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Chef Andrew McConnell put Fitzroy’s Gertrude Street on the map when he opened Cutler & Co. Since then, it’s had a few refurbishments, and this latest incarnation nails it: In the dining room, a showpiece green granite wall and exposed brick surround sexy leather booths. This is modern Australian cooking at its best, and the menu covers its bases with a la carte and tasting menu options. The bar at the front of the restaurant is a hot spot, and the abalone katsu sandwich and fruits de mer platter are masterstrokes. Plus, there’s sister wine bar Marion next door for a jolly night cap. [$$$$]

14. Queen Victoria Market

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Queen St
Melbourne VIC 3000, Australia
(03) 9320 5822
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The Queen Victoria Market is mentioned in every Melbourne travel list for a reason. It’s the largest open-air market in the Southern Hemisphere, housing more than 600 stalls and small businesses, and it’s still the de facto grocery store for thousands of locals. You can also, of course, grab an exceptional bite to eat here: Start with a borek or a bratwurst in the deli section, and then follow up with chocolate from Koko Black, a hot jam doughnut from the American Doughnut Kitchen, and a flat white from Market Lane Coffee. On Wednesday evenings, street-food vendors take over the market. [$]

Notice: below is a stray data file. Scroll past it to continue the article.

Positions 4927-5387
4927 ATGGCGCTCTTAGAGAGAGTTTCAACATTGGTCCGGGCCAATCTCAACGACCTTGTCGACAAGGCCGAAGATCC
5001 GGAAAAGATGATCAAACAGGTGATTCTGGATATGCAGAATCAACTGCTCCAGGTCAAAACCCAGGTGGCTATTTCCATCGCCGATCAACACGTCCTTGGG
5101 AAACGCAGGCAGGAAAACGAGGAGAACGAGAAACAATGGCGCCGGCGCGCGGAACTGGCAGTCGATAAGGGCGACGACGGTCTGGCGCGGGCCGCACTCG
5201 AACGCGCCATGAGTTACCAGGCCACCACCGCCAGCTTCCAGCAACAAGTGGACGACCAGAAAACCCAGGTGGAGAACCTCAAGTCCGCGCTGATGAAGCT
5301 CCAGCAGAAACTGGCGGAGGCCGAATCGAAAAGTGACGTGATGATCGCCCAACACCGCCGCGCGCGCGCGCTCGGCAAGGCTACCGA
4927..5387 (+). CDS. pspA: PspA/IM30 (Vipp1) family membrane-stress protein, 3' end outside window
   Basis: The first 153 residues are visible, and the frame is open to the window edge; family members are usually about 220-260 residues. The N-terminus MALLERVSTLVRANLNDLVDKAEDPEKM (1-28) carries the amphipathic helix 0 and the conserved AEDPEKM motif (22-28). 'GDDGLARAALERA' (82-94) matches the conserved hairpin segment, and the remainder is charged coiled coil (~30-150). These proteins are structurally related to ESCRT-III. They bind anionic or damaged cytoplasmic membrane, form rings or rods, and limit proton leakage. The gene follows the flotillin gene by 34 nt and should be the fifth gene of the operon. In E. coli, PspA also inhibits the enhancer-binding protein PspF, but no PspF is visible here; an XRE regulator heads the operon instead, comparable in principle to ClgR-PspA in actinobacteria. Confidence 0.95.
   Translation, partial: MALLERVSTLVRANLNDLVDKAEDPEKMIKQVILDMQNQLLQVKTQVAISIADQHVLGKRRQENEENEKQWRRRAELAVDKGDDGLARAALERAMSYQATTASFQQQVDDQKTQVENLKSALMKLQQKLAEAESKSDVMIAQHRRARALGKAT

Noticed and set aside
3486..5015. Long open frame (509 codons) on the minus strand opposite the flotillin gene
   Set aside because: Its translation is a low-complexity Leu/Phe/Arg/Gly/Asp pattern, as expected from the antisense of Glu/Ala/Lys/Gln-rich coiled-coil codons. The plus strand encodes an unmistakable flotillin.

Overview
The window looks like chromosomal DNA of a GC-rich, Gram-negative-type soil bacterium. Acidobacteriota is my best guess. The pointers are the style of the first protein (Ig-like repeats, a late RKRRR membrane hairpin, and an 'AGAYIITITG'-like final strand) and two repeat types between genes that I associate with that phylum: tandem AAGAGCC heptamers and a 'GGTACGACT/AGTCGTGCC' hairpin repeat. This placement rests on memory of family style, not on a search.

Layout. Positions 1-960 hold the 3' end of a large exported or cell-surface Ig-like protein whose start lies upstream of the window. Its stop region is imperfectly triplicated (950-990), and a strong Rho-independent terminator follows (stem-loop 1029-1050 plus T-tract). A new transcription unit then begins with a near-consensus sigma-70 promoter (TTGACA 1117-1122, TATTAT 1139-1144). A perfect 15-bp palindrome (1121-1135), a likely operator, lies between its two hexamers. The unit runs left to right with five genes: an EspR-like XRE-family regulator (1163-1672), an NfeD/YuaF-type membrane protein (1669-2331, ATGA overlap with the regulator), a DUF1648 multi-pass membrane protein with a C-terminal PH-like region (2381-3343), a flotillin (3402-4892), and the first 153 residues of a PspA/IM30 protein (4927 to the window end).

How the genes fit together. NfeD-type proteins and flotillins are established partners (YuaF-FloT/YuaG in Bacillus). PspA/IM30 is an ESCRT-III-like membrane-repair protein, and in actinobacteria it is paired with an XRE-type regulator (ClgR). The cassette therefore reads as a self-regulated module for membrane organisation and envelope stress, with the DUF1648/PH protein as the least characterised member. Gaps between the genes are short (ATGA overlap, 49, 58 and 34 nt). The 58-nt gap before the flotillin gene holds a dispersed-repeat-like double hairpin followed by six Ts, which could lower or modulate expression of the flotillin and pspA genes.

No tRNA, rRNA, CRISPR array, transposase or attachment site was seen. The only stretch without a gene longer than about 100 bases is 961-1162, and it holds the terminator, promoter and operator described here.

Queen Victoria Market
Queen Victoria Market
Tristan Lutze

15. Sunda

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18 Punch Ln
Melbourne VIC 3000, Australia
(03) 9654 8190
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Sydney-born chef Khanh Nguyen has made a splash on the Melbourne food scene with Sunda. Here, he challenges preconceived notions about Southeast Asian cuisine with imaginative versions of classic dishes that feature both regional Asian and native Australian ingredients. Instead of the traditional fish custard wrapped in a banana leaf, his take on otak otak is a crab curry parfait with finger lime. His egg noodles come with XO sauce, chicken crackling, and native pepperberry. Ask for the off-menu Vegemite curry, limited to a few portions a night. [$$$$]